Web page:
5

My colleague, a native-English speaker, in his message apologized for not replying to my emails right away.

I know that he is an awfully busy person and besides his professional activity and family, he has his old mother to look after, his children born during his first marriage to support, and so on and so forth.

What I want is to ask him, both politely and idiomatically, not to apologize and, as soon as I understand his situation, I’d like to add a phrase that would show my understanding.

I was thinking of the phrase:

I know you're stretched too thin on several fronts.

But be stretched too thin means that a person who tries to do many things at the same time, can’t give enough time or attention to any of them.

With my friend, it’s totally different:

He does many things at the same time, giving enough attention to them all. The matter is that he has to temporally sacrifice one or two of his responsibilities for carrying out the others, thence he may be a little late with carrying out those others.

In this regard, the phrase “stretched too thin” to me, seems somewhat not matching the real situation perfectly.

I thought, what if I use the phrase “you are stretched thin on several fronts” (without "too")? Would this hit the bull's eye?

Could you kindly suggest a couple of phrases of the same meaning?

  • 1
    too would imply that he's not quite managing these burdens. Omit it if that's not your meaning, or substitute very. I wouldn't add "on several fronts" since that's beginning to mix the metaphor. It's the fact that there are several fronts which results in his being stretched (too) thin. – Tᴚoɯɐuo Apr 25 '17 at 14:11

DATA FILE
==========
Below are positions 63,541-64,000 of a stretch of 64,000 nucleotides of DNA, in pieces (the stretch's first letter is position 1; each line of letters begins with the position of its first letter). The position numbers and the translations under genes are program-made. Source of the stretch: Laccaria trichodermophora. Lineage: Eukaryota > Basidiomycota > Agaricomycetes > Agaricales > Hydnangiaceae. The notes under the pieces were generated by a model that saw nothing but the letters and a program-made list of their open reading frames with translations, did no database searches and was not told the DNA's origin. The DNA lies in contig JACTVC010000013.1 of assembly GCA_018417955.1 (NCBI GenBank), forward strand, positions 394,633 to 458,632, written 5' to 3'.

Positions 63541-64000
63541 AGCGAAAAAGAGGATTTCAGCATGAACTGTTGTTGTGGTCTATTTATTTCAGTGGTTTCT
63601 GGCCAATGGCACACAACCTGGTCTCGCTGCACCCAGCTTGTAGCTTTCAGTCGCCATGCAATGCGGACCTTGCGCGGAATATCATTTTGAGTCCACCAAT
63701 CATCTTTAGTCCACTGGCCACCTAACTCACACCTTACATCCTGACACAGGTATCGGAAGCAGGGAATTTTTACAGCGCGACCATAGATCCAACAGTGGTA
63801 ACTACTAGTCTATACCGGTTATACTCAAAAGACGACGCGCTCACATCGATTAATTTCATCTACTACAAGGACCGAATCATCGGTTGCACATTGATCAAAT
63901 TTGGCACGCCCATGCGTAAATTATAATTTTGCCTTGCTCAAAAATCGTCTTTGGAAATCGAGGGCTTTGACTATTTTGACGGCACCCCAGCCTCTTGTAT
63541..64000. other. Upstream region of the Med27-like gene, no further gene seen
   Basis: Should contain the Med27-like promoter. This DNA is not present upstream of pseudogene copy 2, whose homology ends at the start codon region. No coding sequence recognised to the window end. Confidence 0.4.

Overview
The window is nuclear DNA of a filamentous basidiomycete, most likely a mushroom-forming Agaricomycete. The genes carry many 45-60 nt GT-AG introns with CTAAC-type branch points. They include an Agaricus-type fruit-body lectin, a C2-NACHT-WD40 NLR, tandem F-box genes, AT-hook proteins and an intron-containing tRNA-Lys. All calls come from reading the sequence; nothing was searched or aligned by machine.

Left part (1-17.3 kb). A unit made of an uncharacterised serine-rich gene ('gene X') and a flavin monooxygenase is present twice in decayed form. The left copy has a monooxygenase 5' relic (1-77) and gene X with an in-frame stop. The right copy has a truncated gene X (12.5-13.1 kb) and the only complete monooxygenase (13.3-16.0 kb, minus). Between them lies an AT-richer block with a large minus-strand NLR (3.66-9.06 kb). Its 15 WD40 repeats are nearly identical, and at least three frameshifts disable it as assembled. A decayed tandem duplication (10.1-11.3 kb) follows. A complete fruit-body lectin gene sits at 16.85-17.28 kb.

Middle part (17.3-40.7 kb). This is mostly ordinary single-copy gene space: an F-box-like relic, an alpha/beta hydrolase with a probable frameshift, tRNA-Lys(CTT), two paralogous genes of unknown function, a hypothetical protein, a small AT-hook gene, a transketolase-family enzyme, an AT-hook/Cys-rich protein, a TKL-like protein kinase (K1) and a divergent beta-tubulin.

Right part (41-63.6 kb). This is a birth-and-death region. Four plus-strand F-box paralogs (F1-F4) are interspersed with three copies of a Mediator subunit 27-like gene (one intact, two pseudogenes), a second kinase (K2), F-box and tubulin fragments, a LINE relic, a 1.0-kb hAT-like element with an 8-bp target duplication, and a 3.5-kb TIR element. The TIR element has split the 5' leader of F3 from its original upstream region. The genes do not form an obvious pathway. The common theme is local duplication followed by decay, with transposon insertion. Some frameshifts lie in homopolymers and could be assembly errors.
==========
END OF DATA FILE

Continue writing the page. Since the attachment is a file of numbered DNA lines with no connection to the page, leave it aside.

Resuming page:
9

Stretched thin is fine and what you described.

I think an alternative phrase is the simple "you're really busy", or the idiom have a lot on your plate:

have a lot/enough on your plate also have your plate full
to have a lot of work to do or a lot of problems to deal with
I don't want to burden my daughter with my problems; she's got enough on her plate with her husband in prison. Simon can't take on any more work. He's got his plate full as it is.
(TFD)

Example.

Colleague: Sorry for responding late. I had to do XYZ.
You:
1. Don't worry. I know you're really busy.
2. Don't worry. I know you've got a lot on your plate.

4

Stretched thin would be fine; it's entirely idiomatic and expresses exactly what you describe.

  • Thanks ever so much, But if only you were willing to suggest a couple of phrases with the same meaning, I'd be more than happy, really! – VictorB Apr 24 '17 at 22:47
3

They have slightly different meanings to me.

If someone told me that Bob is stretched thin, I would get the impression that he has a lot of work going on. I'm imaging a scenario such as me asking my Boss if Bob could help me on a project, and my Boss saying "No, Bob is stretched thin as it is". Bob is handling what he has, but he can't take anymore.

If someone told me Bob was stretched too thin, I would get the impression that they not able to handle everything going on. As per the same example, if my Boss said "No, Bob is stretched too thin", I would imagine a follow up of "I'm already having to pull him off other projects".

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